February 7, 2013 - Gasoline is the way of the past. Though it is sure to linger as the primary source of automobile fuel for at least the next several years or longer, make no mistake about it; gasoline is on the way out. This may be a slow and arduous journey out of the role it has enjoyed for roughly the last century as the world's leading fuel in the combustion engines of automobiles, but inevitably, it's time at the top is finite and limited.
As the world's population grows and our collective pollution increases, the necessity to switch to cleaner fuels with less emissions will become an absolute necessity. At present, several fuels such as ethanol, water, and even just the pure element, hydrogen have been experimented with in the search for a viable option that is cost effective and sustainable.
Unfortunately, humankind's great engineering prowess has yet to devise the mechanisms and machines necessary to harvest and harness these fuels in a cost effective manner. Efforts such as hybrid cars have seen their share of success in both market share and sustainability, but there have also been some drawbacks. For example, the nickel required to manufacture the batteries of most hybrid cars is mined in places such as Sudbury, Ontario. Such mines are often a terrible detriment to the environment, devastating the area around the mining site for generations to come.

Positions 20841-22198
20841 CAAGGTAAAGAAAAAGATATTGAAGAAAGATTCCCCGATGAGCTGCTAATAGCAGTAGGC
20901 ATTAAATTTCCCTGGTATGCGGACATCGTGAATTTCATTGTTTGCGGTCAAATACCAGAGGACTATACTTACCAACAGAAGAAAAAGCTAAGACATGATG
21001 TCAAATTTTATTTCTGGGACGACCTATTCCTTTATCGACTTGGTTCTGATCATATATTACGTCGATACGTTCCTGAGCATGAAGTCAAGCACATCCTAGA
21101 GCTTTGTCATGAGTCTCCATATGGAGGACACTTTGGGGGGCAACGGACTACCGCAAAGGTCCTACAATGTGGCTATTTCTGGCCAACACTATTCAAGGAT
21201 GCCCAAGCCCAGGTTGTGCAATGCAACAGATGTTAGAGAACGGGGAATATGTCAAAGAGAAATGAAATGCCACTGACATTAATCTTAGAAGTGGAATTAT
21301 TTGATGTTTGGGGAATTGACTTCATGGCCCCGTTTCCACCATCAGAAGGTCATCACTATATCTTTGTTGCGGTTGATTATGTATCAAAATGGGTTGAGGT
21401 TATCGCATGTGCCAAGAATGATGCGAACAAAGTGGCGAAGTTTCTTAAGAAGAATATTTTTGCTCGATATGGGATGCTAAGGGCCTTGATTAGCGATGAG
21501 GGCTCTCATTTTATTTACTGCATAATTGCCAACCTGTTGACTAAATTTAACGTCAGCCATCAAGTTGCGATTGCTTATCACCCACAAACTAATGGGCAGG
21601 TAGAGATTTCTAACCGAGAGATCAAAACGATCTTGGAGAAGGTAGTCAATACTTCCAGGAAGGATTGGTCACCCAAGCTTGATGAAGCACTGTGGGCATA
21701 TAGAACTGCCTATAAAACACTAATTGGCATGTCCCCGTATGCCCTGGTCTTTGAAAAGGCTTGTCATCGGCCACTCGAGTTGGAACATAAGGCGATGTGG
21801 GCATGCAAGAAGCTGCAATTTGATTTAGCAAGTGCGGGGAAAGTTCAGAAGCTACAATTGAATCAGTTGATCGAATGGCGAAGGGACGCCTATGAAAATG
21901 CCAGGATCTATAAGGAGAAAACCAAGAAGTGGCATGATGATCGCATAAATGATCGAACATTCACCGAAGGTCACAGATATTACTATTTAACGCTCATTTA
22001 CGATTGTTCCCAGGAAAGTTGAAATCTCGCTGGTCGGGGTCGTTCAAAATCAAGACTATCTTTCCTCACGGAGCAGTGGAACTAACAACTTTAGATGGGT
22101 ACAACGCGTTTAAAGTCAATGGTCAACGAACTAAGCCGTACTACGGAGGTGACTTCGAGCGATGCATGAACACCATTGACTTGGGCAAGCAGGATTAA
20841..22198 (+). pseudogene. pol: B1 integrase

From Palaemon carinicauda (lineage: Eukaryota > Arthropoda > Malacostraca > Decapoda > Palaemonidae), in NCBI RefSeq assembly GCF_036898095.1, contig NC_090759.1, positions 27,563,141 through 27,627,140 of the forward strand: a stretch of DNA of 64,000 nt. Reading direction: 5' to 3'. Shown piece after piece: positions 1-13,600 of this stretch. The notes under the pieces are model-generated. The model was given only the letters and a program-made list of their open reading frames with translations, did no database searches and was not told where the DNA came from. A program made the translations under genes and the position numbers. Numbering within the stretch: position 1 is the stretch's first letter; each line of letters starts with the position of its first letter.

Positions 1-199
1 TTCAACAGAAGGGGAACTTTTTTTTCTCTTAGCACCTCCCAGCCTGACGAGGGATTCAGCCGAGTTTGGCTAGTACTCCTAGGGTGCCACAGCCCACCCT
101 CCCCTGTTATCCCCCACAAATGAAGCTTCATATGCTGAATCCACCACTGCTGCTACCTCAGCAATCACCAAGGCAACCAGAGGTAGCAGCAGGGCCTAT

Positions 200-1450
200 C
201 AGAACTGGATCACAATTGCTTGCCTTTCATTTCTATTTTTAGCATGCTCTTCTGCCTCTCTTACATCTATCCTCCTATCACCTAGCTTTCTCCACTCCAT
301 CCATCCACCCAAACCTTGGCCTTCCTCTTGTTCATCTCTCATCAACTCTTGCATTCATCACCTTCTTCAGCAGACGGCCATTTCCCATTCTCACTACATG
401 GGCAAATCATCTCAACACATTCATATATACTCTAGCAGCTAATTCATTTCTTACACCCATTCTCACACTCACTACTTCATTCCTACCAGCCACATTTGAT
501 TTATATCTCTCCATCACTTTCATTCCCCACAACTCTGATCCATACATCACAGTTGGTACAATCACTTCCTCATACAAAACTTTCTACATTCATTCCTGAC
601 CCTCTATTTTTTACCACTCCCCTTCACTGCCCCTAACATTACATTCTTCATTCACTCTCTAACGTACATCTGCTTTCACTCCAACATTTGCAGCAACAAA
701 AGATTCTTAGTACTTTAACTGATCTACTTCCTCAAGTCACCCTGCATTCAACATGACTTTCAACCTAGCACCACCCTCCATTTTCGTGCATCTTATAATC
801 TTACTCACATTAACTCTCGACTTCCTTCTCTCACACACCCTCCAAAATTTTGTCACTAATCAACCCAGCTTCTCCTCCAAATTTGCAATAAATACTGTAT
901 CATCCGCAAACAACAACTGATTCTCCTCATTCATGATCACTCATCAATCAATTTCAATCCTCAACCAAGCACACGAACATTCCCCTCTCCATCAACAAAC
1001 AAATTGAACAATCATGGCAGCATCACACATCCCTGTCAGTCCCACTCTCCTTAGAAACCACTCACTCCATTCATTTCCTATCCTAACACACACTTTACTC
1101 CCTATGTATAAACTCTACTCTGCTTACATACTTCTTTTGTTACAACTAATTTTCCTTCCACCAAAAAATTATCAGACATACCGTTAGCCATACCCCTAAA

Fortunately, there are other options. Biofuels appear to be a potential sustainable and cost effective option for future automobile fuels. When the biomass harvested from living organisms is combusted and harnessed as fuel to do work, the term biofuel applies to whatever is being used as fuel. Since these fuels can be cultivated sustainably in a wide array of varying conditions, they present an ideal source of fuel for future infrastructure to use.
Biofuels in general have significantly less emissions when combusted compared to their fossil fuel counterparts. Presently, the main obstacle to their widespread application in automobile fuels lies in the fact that the vast majority of modern cars are not equipped with the proper internal infrastructure to properly harness the latent power resting in the biomass itself. Surely, one of the defining factors of the automobile industry in the coming years will be based around which car manufacturers are able to successfully implement the necessary infrastructure alterations in their vehicles in order to make use of the growing popularity of biofuels.